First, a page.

INDIA, ARMENIA DRAW SECOND MATCH 2-2

Times of India
Dec 1 2008

NEW DELHI: Former world junior champion Zaven Andriasian scored a vital
full point against reigning world junior champion Abhijeet Gupta and
Samvel Ter Sahakyan turned the tables on Deep Sengupta to help Armenia
draw the second match 2-2 in their friendship chess match on Monday.

Having won the first game of the match by a 2.5-1.5 margin, the
Indians maintained a 1-0 lead in the three match series and the
Armenians will be under tremendous pressure to score the equaliser
in the final match at the Russian center for Science and Culture.

B Adhiban's heroics for the second day running spelled good omen for
India as the reigning under-16 world champion made short work of GM
Avetik Grigoryan and gave the Indians an early lead.

But a rare oversight by Abhijeet cost him dearly after he missed a
simple tactic from an easy position while Deep Sengupta also lost
from a position of strength to hand Armenians a 2-1 lead.

GM Arun Prasad was already in control and completed the formalities
of converting a full point from a won position against Hrant Melkumyan
on the second board.

The three-day match will see a befitting finale tomorrow and Indians
will again be playing white on the top board.

Andriasian was lucky to score from a Slav defense game even though his
position commanded respect once the game entered the middle game stage.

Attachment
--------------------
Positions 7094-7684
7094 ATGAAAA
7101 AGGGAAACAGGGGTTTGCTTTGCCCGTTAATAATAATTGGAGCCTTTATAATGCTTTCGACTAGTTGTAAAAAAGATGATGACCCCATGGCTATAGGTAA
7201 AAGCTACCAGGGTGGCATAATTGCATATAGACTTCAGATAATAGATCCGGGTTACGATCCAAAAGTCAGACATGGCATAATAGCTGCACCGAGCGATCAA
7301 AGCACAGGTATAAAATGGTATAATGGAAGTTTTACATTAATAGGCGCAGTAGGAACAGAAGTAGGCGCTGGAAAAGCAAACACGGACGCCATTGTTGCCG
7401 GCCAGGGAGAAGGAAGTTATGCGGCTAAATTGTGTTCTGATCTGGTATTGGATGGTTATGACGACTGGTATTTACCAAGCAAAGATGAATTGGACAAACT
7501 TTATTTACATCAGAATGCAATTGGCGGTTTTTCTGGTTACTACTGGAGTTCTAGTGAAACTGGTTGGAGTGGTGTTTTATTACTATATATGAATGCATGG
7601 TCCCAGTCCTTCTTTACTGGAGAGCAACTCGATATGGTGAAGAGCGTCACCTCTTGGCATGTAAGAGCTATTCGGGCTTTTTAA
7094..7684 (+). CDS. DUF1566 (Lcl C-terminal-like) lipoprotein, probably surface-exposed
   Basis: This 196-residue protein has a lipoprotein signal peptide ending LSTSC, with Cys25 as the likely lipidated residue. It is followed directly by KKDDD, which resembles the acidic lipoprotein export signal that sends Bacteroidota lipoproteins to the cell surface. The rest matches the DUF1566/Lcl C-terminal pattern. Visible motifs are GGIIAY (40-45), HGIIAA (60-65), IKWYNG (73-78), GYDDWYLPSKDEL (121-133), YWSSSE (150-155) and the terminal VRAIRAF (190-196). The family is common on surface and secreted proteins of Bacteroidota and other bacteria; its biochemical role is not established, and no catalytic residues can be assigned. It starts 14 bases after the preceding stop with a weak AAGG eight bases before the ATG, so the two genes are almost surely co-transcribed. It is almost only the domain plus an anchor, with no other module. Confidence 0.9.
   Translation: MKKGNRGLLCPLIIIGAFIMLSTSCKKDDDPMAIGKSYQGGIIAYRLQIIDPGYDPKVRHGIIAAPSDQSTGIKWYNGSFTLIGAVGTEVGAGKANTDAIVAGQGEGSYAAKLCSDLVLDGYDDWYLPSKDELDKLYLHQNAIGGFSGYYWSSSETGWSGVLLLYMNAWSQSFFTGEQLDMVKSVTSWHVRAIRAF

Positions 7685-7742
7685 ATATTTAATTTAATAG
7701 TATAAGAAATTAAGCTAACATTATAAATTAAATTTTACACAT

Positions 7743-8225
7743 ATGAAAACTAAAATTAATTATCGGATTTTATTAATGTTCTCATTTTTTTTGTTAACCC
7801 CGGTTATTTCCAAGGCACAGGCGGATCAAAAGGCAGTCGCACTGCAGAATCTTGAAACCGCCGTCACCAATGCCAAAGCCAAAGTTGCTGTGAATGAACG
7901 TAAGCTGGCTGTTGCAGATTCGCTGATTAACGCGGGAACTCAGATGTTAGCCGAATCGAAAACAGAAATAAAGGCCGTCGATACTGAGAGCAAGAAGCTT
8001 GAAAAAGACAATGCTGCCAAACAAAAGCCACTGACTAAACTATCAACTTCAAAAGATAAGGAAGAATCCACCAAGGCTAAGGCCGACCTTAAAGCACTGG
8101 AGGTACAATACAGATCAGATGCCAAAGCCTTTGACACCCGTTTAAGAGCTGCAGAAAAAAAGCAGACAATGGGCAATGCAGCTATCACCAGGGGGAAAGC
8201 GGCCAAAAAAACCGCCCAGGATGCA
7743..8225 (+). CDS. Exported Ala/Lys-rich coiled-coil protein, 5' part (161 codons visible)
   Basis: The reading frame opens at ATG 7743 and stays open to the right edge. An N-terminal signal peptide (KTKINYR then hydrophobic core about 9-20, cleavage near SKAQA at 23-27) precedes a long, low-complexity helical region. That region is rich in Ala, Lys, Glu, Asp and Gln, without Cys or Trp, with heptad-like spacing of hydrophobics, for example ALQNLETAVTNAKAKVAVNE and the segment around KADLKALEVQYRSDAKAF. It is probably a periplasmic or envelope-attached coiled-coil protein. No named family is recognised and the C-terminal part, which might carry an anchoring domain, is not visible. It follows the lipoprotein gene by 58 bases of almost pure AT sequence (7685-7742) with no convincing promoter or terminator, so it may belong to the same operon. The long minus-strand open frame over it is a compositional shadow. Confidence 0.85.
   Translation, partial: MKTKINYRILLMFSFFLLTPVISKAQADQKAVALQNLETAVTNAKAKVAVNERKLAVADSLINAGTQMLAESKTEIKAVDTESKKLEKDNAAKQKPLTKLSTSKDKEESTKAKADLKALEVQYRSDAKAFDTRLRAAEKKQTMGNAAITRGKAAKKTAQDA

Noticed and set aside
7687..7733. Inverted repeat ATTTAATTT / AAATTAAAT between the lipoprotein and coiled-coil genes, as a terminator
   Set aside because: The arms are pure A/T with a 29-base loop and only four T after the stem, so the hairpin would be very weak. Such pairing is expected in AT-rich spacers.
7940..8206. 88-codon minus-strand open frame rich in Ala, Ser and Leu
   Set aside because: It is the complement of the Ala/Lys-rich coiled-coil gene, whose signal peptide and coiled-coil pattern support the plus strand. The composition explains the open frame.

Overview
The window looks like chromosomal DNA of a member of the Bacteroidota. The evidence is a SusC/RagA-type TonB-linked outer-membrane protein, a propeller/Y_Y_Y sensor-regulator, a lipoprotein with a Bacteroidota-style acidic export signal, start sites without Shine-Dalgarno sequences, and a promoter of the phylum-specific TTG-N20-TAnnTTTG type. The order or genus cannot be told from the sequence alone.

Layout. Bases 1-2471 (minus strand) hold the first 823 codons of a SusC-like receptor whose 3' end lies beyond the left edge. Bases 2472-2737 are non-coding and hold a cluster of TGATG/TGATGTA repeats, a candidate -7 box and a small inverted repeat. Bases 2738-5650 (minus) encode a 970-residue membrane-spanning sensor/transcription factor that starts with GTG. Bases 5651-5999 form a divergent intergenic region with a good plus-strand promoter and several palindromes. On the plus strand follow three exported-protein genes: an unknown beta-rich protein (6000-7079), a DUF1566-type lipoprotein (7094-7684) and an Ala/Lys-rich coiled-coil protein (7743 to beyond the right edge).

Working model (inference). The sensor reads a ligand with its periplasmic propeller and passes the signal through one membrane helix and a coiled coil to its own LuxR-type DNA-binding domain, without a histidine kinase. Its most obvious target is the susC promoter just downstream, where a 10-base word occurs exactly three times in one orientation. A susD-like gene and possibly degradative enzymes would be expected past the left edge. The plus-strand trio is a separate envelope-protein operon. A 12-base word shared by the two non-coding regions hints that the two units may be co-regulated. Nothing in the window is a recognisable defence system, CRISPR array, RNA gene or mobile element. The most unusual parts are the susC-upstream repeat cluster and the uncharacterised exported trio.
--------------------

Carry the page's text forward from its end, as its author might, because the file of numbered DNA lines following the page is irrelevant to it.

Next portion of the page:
Abhijeet, in trying to go for wild complexities, missed out black's
counter play in the process and his oversight did not help the cause
in any ways. The game was over when Andriasian forced checkmate.

Earlier in the day, Adhiban showed the way in his white-piece victory
over Grigoryan. It was a Ruy Lopez by the Armenian that gave Adhiban
a lasting advantage in the middle game as Grigoryan was apparently
not well versed with the system.

Adhiban cashed in on his chances and sacrificed a rook in the middle
game to rip open black's king side and he was cruising home after
Grigoryan failed to spot the right defense. The game lasted just
31 moves.

Deep Sengupta got a fine position after a positional exchange sacrifice
against Sahakyan but could not keep his position together. Sahakyan
waited patiently and Deep's strategy of exchanging pieces did not
work well. For the records it was a French where Deep played black.

Arun remained composed when under pressure and delivered the goods
when the opportunity arose against Melkumyan.

The Semi Slav defense by Arun as black led to some initial problems
but the Indian knitted his position well until Melkumyan went for an
illusive attack with a rook sacrifice.

Finding the right defense, Arun capitalised on his material advantage
to score the equalizer for India.

From: Emil Lazarian | Ararat NewsPress